For a small nation, New Zealand is making its presence felt in a big way at the World Expo in Dubai.
Among the sights and sounds is the Aotearoa New Zealand Pavilion’s telling of the unique story of the Whanganui River.
In 2017, the river was granted personhood status to reflect Whanganui iwi’s relationship with it, and to address historical actions by the Crown that eroded its ecological quality.
Hayden Turoa (Ngāti Patutokotoko, Ngāti Hekeāwai), project director of the Whanganui Port Revitalisation project, likened the pavilion to waka huia (containers that hold treasured items) and what was inside the taonga.
He said the taonga that New Zealand was gifting and showcasing was its values and practices.
It also represented a call to action to the rest of the world.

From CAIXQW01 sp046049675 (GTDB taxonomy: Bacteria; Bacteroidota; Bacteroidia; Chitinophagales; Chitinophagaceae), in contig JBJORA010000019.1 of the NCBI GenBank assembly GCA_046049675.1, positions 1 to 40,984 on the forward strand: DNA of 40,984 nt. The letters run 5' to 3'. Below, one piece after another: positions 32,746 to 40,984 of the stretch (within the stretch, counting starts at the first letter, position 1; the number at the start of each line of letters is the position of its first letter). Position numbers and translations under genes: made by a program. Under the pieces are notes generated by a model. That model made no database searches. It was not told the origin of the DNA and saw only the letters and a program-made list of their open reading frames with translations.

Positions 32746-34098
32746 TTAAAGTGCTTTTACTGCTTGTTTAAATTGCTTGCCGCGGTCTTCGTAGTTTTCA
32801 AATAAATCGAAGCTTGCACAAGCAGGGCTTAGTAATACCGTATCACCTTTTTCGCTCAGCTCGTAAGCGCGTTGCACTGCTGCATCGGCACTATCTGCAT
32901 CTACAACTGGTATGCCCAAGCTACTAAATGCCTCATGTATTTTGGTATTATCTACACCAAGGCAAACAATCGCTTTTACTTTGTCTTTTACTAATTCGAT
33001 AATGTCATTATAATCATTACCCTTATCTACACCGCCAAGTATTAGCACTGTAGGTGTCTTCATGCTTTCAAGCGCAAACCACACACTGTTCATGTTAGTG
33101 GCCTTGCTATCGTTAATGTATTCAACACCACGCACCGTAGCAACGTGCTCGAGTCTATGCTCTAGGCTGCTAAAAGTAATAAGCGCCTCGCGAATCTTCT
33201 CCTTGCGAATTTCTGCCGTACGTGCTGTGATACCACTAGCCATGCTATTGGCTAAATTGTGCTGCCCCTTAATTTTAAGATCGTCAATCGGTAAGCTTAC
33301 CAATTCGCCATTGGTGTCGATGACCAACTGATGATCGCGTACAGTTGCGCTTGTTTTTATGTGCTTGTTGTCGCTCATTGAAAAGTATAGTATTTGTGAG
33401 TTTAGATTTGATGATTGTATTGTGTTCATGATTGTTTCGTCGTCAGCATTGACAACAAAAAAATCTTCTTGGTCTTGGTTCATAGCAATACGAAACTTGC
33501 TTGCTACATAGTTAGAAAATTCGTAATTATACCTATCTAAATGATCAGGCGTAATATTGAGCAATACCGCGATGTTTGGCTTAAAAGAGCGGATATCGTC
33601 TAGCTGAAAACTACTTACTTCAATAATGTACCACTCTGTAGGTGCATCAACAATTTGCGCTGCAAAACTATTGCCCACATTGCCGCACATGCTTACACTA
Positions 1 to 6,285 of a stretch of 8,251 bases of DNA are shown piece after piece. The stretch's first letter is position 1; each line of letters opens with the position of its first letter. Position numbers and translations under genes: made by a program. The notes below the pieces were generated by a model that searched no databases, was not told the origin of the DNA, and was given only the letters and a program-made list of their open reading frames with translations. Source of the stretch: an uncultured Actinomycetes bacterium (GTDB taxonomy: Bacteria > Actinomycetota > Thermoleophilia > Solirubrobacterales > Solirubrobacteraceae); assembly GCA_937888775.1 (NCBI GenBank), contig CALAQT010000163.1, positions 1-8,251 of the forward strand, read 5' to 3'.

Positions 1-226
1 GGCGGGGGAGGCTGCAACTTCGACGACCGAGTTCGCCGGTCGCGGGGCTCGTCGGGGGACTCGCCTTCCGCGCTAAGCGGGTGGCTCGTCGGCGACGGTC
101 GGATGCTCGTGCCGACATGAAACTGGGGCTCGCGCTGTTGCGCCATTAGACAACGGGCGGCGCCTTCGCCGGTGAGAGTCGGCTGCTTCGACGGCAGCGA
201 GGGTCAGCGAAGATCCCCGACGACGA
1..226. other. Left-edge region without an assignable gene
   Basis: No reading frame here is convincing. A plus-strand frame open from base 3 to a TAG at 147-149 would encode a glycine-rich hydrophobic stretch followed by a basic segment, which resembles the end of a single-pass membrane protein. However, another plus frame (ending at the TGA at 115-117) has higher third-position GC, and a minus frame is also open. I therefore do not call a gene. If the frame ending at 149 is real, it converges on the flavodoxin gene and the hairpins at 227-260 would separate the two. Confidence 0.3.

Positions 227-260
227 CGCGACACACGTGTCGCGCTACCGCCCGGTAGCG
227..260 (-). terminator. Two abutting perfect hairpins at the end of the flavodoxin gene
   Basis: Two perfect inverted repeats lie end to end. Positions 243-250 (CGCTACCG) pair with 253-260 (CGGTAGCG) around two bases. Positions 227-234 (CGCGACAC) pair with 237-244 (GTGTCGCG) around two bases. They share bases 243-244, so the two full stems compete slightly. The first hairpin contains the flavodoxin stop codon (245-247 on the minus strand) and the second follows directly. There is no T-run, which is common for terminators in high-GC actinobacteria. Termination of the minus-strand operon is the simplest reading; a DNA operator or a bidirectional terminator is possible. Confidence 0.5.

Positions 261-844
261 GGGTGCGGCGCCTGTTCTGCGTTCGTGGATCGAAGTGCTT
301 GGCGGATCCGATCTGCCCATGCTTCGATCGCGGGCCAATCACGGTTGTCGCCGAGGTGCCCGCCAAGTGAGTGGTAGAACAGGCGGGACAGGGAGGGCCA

“The future’s indigenous, and the opportunities to go back to our indigenous communities and learn how we can work with our natural environment and celebrate those relationships that all people have to the environment is essential,” Turoa said.
Also among New Zealand’s offerings is Kiwi-founded gym Les Mills — its workouts at the expo made sure visitors were catching their breath.
Les Mills' Glen Stolley said Les Mills classes were popular in the United Arab Emirates.
“We’re kind of an iconic Kiwi brand, so it’s really important we’re here and we’re present."
Clayton Kimpton, New Zealand's Commissioner-General to Expo 2020, said the aim of the showcases were to make sure Aotearoa was “front of mind” with nations it was working with.
Kimpton had previously told 1News New Zealand can expect more than $300 million in returns as it showcases itself at the World Expo.
More than 190 countries are participating in the expo, which happens once every five years.
It was scheduled to run in 2020, but was delayed because of Covid-19. It features three categories - mobility, opportunities, and sustainability - with New Zealand’s Pavilion exhibit within the latter.
Expo 2020 Dubai will run until March 31, 2022.